Shopping around to make sure you find the best deal on a loan is smart. Getting the best interest rate and terms possible, could save you thousands or even tens of thousands of dollars over the life of a mortgage loan. A home loan is unique like you and I … so its best find a lender where you can explore what kinds of options might be out there.
Each time you apply for a home loan, a mortgage lender will make a credit inquiry to review your credit history. These inquiries are reported to the three major credit-reporting agencies: Equifax, Experian and TransUnion. Because inquiries signal that you are thinking of taking on new debt, your credit score can dip. But the good news is that the damage from multiple credit checks by mortgage lenders is typically small.
That being said, it’s best to keep your interest rate shopping limited to a short window of time if your credit reports are being pulled as part of the process. There is a chance that rate shopping could have a negative impact on your credit scores.
What is a credit inquiry?
An inquiry is a record of access into your credit profile. So, when you apply for credit, the credit bureaus are going to make a record of who accessed your credit report and when, and place that record on your report.
Some inquiries, such as checking your own personal credit, do not affect your score. These are referred to as “soft” inquiries. Other inquiries, such as applying for new credit, such as a car, credit card or home loan have the potential to impact your scores negatively. These are referred to as “hard” inquiries.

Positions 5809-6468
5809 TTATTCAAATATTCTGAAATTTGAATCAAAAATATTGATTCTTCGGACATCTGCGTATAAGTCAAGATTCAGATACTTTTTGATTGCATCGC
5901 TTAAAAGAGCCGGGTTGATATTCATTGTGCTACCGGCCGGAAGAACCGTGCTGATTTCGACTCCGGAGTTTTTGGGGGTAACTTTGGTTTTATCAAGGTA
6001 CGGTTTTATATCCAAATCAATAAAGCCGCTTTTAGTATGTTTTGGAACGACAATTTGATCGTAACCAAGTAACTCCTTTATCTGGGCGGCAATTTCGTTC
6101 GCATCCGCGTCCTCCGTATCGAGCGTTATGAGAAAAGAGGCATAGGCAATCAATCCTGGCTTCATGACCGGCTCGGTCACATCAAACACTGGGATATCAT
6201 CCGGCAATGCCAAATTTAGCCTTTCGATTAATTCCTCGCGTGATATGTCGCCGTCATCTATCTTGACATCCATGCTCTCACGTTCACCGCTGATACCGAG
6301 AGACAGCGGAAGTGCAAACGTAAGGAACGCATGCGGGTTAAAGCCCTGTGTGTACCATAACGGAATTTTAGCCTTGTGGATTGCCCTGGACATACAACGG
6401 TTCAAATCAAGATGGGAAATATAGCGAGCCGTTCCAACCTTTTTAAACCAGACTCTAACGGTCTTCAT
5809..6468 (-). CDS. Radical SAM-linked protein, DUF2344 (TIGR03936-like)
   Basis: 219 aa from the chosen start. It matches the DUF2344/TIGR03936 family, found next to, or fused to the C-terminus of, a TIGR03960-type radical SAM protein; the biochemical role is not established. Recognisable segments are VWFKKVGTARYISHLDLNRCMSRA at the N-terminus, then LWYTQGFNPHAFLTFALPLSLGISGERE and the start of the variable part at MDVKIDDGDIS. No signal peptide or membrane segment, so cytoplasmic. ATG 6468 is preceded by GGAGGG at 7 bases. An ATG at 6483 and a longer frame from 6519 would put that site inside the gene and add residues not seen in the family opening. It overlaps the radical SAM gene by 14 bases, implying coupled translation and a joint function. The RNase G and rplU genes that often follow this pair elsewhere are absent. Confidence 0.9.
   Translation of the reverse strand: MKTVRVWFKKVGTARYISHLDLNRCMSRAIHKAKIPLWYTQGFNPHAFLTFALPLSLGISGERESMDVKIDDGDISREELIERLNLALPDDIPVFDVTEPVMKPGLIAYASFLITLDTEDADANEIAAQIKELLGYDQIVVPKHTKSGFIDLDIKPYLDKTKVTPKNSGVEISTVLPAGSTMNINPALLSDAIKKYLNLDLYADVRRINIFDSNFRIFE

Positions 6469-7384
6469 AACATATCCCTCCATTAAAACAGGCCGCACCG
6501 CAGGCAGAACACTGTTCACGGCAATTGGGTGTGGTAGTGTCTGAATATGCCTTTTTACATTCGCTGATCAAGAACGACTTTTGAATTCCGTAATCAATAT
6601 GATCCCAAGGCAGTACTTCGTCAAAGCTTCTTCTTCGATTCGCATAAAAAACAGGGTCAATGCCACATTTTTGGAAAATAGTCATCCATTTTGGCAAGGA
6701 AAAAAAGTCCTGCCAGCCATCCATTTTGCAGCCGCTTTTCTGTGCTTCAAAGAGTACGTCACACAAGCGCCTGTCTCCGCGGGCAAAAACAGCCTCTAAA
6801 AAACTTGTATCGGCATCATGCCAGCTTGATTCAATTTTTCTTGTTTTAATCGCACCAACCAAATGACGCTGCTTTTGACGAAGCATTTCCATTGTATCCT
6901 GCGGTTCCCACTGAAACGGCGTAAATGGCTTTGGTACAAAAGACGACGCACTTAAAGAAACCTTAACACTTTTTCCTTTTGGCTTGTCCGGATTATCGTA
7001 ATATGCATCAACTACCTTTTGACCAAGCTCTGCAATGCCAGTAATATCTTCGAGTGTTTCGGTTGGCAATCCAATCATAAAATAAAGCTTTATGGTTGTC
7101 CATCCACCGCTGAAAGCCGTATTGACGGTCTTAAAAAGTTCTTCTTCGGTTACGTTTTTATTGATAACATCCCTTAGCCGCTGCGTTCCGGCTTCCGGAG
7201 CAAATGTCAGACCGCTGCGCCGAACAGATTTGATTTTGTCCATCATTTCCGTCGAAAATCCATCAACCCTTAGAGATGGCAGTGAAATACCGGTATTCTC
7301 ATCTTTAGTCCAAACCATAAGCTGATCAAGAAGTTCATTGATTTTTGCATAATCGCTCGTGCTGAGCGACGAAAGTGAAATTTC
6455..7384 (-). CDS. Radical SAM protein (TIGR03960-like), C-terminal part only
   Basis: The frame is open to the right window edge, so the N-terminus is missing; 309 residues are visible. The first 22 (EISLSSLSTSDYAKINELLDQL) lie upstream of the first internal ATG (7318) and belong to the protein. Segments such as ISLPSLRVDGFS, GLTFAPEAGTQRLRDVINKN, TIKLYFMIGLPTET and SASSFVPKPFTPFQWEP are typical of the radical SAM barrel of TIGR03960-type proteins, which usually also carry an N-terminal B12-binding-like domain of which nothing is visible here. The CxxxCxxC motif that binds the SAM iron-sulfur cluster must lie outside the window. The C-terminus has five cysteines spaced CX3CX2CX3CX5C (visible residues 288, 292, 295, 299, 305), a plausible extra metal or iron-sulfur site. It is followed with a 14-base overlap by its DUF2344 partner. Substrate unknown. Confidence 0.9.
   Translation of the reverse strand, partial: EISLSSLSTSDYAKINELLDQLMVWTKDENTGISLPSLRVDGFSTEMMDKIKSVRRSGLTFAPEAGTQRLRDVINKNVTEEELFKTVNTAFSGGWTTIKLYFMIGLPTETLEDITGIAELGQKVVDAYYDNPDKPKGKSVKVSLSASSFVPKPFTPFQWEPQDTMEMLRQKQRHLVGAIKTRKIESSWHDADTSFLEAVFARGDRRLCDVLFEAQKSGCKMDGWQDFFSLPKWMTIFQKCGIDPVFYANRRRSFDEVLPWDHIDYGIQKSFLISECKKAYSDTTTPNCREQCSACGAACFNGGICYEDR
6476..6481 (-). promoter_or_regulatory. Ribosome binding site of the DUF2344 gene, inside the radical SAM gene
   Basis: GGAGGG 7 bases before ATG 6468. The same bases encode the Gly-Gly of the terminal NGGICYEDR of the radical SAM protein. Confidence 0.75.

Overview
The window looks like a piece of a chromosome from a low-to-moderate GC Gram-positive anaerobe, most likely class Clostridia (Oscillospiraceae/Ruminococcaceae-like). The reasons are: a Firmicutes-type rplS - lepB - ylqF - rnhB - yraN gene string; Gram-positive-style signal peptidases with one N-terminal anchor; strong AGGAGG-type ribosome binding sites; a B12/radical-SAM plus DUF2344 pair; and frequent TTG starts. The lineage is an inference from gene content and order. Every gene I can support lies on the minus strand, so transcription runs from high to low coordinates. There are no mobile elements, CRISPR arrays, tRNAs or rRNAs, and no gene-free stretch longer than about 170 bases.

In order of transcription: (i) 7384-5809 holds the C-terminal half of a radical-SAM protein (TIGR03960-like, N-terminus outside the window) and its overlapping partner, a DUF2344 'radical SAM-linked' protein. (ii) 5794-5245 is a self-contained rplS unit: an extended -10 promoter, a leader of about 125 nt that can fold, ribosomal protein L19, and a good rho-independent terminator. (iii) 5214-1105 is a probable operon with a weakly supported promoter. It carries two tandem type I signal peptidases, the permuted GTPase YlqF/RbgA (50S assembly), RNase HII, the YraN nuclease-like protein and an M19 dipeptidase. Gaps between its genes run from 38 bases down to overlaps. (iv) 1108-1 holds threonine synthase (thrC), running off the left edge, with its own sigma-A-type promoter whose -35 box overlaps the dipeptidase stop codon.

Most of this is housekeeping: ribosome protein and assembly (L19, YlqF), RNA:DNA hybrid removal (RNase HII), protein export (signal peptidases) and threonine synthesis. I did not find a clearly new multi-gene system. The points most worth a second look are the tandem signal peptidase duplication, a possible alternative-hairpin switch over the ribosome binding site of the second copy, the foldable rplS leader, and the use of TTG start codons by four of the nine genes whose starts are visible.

The sole reason the credit scores exists is to help lenders predict risk. And research shows that applying for multiple new accounts in a short period of time is predictive of elevated risk.
Due to this fact, credit scoring models like FICO and VantageScore are designed to pay attention to the number of hard inquiries on your credit reports when calculating your scores. And a larger number of hard inquiries could translate into lower credit scores in some cases.
The exception to this rule is when you’re rate shopping. Your credit reports could easily get polluted with multiple hard inquiries in a short period of time when you’re trying to find the best financing offer available. But credit inquiries that occur as a result of rate shopping are not indicative of the same elevated risk mentioned above.
As a result, credit scoring models often treat them differently — provided that those inquiries all occur within a certain window of time and are from certain types of lenders. Both FICO and VantageScore scoring models include logic that protects your scores from the impact of rate shopping inquiries.
Shopping window within 45 days
In the FICO model, multiple credit inquiries within a 45-day window are treated as one shopping event, provided those inquiries are from mortgage, auto loan or student loan lenders.
For example, FICO can see you are rate shopping for a home loan, so they will count as one inquiry, as long as the applications all take place within their 45-day window.
Inquiries outside of the three categories mentioned above, such as credit card inquiries, are not protected, because consumers don’t typically shop around for the best rate on a credit card.
Be mindful of your credit applications and only make a credit inquiry when necessary.
Even if you have a few credit inquiries that are counted against your scores, we’re talking about a minimal number of points deducted, and even that impact will disappear within a year. Credit is cyclical and within a few months, your score will bounce back a little, as long as there aren’t other negative factors on your credit report. So, keep the hard inquiries down to a minimum to minimize the small effect they do have on your credit report.